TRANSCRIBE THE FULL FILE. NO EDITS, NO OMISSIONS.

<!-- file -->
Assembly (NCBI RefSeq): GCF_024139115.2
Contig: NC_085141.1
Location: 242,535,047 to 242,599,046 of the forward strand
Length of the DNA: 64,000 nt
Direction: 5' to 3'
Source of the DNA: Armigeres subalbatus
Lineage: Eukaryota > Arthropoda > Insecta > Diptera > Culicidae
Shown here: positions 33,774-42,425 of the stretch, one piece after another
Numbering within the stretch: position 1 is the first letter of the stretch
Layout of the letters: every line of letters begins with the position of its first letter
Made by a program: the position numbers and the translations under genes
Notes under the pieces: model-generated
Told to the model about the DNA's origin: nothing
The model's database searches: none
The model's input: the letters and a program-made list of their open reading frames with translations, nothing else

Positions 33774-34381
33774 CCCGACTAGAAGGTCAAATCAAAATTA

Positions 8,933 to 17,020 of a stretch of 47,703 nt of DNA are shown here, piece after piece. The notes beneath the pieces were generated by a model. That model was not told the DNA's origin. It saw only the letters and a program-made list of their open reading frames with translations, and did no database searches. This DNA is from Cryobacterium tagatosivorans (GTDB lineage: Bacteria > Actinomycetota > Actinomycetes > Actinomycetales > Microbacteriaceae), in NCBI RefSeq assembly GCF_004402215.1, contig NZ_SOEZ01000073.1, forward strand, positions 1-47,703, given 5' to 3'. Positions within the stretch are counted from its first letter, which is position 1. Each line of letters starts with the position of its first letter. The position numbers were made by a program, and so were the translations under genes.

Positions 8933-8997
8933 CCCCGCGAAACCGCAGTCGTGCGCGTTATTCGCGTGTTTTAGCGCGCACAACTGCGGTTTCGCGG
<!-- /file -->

Assembly (NCBI RefSeq): GCF_024139115.2
Contig: NC_085141.1
Location: 242,535,047 to 242,599,046 of the forward strand
Length of the DNA: 64,000 nt
Direction: 5' to 3'
Source of the DNA: Armigeres subalbatus
Lineage: Eukaryota > Arthropoda > Insecta > Diptera > Culicidae
Shown here: positions 33,774-42,425 of the stretch, one piece after another
Numbering within the stretch: position 1 is the first letter of the stretch
Layout of the letters: every line of letters begins with the position of its first letter
Made by a program: the position numbers and the translations under genes
Notes under the pieces: model-generated
Told to the model about the DNA's origin: nothing
The model's database searches: none
The model's input: the letters and a program-made list of their open reading frames with translations, nothing else

Positions 33774-34381
33774 CCCGACTAGAAGGTCAAATCAAAATTA

Positions 8,933 to 17,020 of a stretch of 47,703 nt of DNA are shown here, piece after piece. The notes beneath the pieces were generated by a model. That model was not told the DNA's origin. It saw only the letters and a program-made list of their open reading frames with translations, and did no database searches. This DNA is from Cryobacterium tagatosivorans (GTDB lineage: Bacteria > Actinomycetota > Actinomycetes > Actinomycetales > Microbacteriaceae), in NCBI RefSeq assembly GCF_004402215.1, contig NZ_SOEZ01000073.1, forward strand, positions 1-47,703, given 5' to 3'. Positions within the stretch are counted from its first letter, which is position 1. Each line of letters starts with the position of its first letter. The position numbers were made by a program, and so were the translations under genes.

Positions 8933-8997
8933 CCCCGCGAAACCGCAGTCGTGCGCGTTATTCGCGTGTTTTAGCGCGCACAACTGCGGTTTCGCGG